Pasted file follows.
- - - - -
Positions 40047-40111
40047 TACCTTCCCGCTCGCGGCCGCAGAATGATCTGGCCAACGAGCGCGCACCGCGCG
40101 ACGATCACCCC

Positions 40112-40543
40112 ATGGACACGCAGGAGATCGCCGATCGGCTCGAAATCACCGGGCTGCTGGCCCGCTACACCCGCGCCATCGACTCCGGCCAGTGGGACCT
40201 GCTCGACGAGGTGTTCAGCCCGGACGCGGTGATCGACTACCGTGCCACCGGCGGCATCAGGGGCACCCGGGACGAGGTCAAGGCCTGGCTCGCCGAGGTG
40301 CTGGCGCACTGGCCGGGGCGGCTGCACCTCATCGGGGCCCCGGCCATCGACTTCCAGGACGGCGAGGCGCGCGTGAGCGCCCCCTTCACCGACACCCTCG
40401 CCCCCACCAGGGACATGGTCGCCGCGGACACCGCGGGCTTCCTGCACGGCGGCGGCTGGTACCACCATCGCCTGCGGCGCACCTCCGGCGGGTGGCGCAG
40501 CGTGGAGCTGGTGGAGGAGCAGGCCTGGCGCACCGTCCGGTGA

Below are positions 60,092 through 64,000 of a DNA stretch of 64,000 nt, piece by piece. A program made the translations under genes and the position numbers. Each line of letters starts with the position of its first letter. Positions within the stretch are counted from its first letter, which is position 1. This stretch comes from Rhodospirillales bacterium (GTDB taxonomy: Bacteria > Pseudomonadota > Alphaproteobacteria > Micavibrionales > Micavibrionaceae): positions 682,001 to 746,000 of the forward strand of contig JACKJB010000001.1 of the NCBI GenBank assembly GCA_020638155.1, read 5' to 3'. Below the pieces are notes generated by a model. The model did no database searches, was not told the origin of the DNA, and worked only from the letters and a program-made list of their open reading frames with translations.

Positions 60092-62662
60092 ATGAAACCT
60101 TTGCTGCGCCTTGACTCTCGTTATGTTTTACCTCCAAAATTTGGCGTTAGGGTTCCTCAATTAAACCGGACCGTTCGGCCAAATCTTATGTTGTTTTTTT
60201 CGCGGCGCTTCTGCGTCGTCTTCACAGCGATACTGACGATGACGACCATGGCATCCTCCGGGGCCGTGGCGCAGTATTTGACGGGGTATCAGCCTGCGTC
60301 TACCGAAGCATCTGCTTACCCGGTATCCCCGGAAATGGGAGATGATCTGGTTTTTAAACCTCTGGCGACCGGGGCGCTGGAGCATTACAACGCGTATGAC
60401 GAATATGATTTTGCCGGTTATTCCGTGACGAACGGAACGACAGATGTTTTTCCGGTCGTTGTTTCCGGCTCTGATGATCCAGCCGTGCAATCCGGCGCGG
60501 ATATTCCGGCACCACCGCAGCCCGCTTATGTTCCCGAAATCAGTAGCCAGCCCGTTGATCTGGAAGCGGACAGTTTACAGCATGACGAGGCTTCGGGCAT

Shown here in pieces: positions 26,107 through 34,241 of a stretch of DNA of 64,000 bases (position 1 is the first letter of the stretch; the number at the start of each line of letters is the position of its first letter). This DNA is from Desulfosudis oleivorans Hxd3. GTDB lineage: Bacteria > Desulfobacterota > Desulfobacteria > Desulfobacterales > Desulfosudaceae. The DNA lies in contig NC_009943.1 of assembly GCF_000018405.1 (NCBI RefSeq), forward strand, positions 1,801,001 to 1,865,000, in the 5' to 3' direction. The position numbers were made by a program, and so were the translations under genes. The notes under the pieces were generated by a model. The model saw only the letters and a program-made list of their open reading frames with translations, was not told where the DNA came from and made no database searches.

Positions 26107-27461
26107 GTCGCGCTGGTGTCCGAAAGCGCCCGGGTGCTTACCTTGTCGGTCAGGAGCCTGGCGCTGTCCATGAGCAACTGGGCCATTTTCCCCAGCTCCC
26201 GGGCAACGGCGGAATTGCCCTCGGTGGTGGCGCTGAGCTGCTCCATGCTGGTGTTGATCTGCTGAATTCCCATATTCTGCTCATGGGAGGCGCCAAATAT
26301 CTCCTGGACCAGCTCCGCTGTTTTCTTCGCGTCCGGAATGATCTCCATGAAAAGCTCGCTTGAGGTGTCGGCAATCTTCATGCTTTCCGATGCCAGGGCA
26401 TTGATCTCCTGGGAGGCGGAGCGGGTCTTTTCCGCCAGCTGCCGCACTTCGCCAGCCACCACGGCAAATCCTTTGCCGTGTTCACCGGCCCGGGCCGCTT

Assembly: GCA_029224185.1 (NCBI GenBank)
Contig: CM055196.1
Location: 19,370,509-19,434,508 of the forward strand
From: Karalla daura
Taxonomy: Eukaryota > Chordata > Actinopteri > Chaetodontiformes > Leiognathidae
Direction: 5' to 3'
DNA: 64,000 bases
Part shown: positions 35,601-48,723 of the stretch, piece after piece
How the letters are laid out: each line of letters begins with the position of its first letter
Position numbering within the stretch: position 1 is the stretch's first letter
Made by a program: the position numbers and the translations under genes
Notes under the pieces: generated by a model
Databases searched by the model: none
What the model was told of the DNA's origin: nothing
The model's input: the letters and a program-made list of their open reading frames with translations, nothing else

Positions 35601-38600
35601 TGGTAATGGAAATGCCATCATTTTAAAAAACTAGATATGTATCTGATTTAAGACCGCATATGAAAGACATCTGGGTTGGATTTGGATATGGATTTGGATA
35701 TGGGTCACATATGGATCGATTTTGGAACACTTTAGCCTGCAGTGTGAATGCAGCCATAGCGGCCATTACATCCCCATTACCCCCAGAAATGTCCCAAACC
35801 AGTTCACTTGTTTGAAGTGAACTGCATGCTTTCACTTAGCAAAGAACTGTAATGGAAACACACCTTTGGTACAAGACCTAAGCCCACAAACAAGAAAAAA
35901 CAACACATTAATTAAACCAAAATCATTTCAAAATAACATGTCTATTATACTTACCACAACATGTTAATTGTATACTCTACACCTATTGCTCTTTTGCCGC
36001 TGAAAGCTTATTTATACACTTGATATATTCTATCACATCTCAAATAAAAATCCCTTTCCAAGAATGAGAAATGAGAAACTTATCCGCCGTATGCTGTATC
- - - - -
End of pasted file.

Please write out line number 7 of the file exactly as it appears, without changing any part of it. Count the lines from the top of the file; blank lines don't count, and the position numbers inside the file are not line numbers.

40301 CTGGCGCACTGGCCGGGGCGGCTGCACCTCATCGGGGCCCCGGCCATCGACTTCCAGGACGGCGAGGCGCGCGTGAGCGCCCCCTTCACCGACACCCTCG